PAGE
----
We have employees in 49 states and contracts in a variety of industries. Whether it is providing disaster relief services for FEMA, serving our Armed Forces through medical readiness exams or helping develop a cure for deadly diseases like the Zika virus, CNB has a significant footprint around the globe and serves more than 60 federal agencies.
Our reputation and results are stellar, and the success brings CNB positive exposure on a national stage.
Yes, we continue to offer hospitality jobs to Cherokee Nation citizens within our 14 counties, but now citizens have opportunities to secure employment in technical and specialized fields across the country.
Helping create career opportunities for Cherokee Nation citizens for the next several decades is essential. It is equally important to instill in Cherokee children the dream of a remarkable career that is with the Cherokee Nation. Creating a highly skilled tribal workforce, along with the jobs, will sustain our tribe for generations.
Our mission always will be to grow Cherokee Nation’s economy here at home, and we have done that, but our mission is multifaceted. CNB’s profits outside the 14 counties help support the tribe through an annual dividend. The more success we have in federal contracting, the better we serve Cherokee Nation citizens. I look forward to an even more successful 2018 as our businesses on all fronts continue to grow and thrive.
In his response to Luke Mason’s apology (August 2017 issue), Larry J. Lewis, aka “Mashu White Feather,” using his Two Feathers International Consultancy public relations officer Daris Reno Blickman, who is also not a Cherokee Nation citizen, made this statement: “He (Luke Mason) is certainly not privy to Mashu’s family history or genealogy.”
While Mason may not have the skills to determine Lewis’ family history or genealogy, a team of genealogical researchers does have the skills to trace Lewis’ genealogy using public information, a lot of it that Lewis placed in the public forums.
In researching Lewis, genealogical researchers found that this was one of four names used by the same person. His birth name was Larry J. Lewis. His “papered name” now is Larry J. White Feather. Then there is the TFIC, which is a 501(c)3 nonprofit of which he is the founder and board chairman. A Google search for “Mashu White Feather” gave the name Larry White Feather. This gave the name of his parents, Jo Marie and James Orville Lewis. This was verified by the obituary for Jo Marie Lewis, which lists Larry White Feather as one of her sons. It also lists the names of her parents. More verification was given in a post by Doreen Bennett, in which she talks about the loss of their mother and names “Mashu White Feather” and his siblings listed in the obituary.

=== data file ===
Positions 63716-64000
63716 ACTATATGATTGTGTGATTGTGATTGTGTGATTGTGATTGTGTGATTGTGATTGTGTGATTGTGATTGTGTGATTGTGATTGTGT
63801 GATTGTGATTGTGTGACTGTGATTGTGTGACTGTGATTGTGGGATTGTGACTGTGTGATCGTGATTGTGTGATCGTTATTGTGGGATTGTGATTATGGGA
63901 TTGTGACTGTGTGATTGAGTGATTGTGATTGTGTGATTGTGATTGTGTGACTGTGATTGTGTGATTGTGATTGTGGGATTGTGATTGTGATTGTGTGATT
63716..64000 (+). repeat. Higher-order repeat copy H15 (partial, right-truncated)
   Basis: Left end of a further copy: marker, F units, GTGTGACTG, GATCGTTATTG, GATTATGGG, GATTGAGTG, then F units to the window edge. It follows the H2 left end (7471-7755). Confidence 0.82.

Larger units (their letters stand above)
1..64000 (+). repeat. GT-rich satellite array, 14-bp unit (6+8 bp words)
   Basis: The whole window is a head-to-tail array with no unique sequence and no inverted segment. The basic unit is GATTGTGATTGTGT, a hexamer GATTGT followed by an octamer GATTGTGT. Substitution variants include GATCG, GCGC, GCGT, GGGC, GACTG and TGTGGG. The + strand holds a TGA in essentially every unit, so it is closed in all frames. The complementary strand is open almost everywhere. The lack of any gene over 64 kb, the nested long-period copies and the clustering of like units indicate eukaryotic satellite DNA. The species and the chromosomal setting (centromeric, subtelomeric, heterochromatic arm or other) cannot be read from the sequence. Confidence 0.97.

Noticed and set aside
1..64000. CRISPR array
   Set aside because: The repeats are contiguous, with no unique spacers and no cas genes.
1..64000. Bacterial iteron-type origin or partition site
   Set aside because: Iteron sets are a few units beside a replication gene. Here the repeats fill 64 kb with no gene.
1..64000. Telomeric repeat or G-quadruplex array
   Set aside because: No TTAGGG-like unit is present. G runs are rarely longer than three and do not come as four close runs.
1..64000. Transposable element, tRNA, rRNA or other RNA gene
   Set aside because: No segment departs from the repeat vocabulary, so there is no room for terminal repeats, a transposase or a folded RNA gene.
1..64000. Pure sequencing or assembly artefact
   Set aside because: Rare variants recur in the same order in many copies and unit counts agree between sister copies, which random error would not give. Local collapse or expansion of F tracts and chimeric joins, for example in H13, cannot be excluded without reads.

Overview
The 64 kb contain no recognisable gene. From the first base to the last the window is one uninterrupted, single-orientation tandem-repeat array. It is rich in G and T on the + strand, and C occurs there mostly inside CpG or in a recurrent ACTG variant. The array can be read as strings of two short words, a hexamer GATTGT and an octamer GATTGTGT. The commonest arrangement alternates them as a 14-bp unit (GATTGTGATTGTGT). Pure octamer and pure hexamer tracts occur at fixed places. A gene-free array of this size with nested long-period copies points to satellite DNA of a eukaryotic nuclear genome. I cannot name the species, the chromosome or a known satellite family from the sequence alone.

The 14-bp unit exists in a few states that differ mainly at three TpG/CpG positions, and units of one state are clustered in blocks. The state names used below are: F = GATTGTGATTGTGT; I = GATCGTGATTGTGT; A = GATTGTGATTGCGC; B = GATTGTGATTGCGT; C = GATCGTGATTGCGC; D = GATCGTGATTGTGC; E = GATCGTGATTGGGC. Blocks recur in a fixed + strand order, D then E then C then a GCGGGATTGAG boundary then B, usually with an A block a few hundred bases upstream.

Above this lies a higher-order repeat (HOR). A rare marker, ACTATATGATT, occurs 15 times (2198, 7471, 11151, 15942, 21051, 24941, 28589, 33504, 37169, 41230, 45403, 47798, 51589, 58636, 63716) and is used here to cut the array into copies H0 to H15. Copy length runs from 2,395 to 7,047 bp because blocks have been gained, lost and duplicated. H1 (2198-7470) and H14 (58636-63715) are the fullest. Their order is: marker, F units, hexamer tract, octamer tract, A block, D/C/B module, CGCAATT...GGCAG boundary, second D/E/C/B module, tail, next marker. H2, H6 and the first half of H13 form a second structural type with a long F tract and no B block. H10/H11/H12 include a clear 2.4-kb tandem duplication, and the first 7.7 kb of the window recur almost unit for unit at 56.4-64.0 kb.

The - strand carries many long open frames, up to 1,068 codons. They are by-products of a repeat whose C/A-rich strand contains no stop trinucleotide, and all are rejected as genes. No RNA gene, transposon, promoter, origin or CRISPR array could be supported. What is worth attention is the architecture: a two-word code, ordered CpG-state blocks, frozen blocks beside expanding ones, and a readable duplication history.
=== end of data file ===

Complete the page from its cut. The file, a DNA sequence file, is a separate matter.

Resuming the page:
As “Mashu White Feather,” Larry Lewis claimed he is a Cherokee elder and his mother and her family raised him as a Cherokee traditionalist. But the genealogical research of Jo Marie Johnson Lewis found no connection to the Cherokee people. Her family consists of white people who came to Boone County, Missouri, from Kentucky, Virginia and Europe. Larry Lewis also claimed he is part Osage. Since his mother’s side consisted of all white people, he must be making that claim off his father’s side. But like his mother, his father’s side is also white people who came to Missouri from Kentucky, Virginia, and Europe. His father’s maternal grandmother was born in Osage County, Missouri, from parents who were born in France. So both of these claims are proven false by his family records.
Also, there are pictures of Jo Marie and James Orville in a house in Columbia, Missouri. The house’s address was listed as an address for Larry White Feather and the TFIC. This information is public. This evidence is available to view at the web address below, where it will be archived for public view, as well as in a blog away from Facebook. It is enough information for any genealogist to find Larry Lewis’ ancestors. Researchers worked on this information independently and each found the same results.